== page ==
As you can see above, when the program loads a value from the tainted area, we check if this memory location is tainted. If it is true, we taint the destination register. Otherwise, the memory is not tainted, so we check if the destination register is tainted. If not, we remove the register because we can't control the memory location.

VOID WriteMem(UINT64 insAddr, std::string insDis, UINT32 opCount, REG reg_r, UINT64 memOp)
{
  list<UINT64>::iterator i;
  UINT64 addr = memOp;

  if (opCount != 2)
    return;

  for(i = addressTainted.begin(); i != addressTainted.end(); i++){
      if (addr == *i){
        std::cout << std::hex << "[WRITE in " << addr << "]\t" << insAddr 
          << ": " << insDis << std::endl;
        if (!REG_valid(reg_r) || !checkAlreadyRegTainted(reg_r))
          removeMemTainted(addr);
        return ;
      }
  }
  if (checkAlreadyRegTainted(reg_r)){
    std::cout << std::hex << "[WRITE in " << addr << "]\t" << insAddr 
      << ": " << insDis << std::endl;
    addMemTainted(addr);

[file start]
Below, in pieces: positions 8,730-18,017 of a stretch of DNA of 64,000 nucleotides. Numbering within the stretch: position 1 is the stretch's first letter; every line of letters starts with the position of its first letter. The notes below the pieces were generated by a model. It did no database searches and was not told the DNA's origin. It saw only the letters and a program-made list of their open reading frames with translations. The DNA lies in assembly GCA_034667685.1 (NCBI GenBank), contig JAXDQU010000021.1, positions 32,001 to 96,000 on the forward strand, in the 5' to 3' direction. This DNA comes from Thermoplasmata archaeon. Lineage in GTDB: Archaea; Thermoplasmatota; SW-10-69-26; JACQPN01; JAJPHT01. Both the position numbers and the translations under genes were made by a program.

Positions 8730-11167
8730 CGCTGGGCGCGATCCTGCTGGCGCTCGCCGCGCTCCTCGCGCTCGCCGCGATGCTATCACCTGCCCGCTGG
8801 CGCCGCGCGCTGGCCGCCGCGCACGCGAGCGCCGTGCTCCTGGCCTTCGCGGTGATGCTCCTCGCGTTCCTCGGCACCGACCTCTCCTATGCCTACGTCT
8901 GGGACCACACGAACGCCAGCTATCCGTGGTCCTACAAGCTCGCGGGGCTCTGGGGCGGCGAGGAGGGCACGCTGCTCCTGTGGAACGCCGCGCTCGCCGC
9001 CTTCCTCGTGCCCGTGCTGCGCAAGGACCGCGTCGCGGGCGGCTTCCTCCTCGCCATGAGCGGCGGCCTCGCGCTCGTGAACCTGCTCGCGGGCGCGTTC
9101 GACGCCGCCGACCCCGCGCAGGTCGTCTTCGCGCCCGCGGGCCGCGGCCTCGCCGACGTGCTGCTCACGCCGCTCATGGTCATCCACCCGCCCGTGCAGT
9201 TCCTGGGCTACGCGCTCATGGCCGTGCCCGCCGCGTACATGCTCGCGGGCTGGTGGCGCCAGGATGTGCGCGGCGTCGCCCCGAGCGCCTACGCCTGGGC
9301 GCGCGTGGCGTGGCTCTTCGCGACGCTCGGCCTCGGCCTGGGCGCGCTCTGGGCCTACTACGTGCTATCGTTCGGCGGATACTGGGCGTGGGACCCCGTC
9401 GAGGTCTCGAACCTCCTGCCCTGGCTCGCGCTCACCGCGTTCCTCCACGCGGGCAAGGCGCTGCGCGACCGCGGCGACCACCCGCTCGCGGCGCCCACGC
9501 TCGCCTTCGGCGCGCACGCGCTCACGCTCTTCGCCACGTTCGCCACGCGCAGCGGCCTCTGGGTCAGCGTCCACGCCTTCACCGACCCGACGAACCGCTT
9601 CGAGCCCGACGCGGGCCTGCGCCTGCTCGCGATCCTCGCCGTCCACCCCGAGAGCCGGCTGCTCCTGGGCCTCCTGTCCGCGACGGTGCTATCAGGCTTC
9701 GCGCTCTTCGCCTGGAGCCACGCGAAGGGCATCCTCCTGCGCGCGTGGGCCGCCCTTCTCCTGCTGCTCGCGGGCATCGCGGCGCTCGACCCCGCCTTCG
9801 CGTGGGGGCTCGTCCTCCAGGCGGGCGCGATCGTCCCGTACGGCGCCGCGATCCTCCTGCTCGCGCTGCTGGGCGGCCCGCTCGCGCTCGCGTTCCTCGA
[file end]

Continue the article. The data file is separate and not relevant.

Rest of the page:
}
}

For the STORE instruction is the same thing. If the destination location is tainted, we check if the register is tainted. If it is false, we need to free the location memory. Otherwise if the register is tainted, we taint the memory destination.

 

3.3 - Registers spread

First, we add this new callback in our instruction handler. If the current instruction has two oprands and if the first operand is a register, we call the spreadRegTaint function.

else if (INS_OperandCount(ins) > 1 && INS_OperandIsReg(ins, 0)){
  INS_InsertCall(
      ins, IPOINT_BEFORE, (AFUNPTR)spreadRegTaint,
      IARG_ADDRINT, INS_Address(ins),
      IARG_PTR, new string(INS_Disassemble(ins)),
      IARG_UINT32, INS_OperandCount(ins),
      IARG_UINT32, INS_RegR(ins, 0),
      IARG_UINT32, INS_RegW(ins, 0),
      IARG_END);
}

Then, is the same thing than the taint memory. We need to check if the source and destination register is tainted or not. If the source register is tainted we taint the destination register, otherwise we remove the destination register.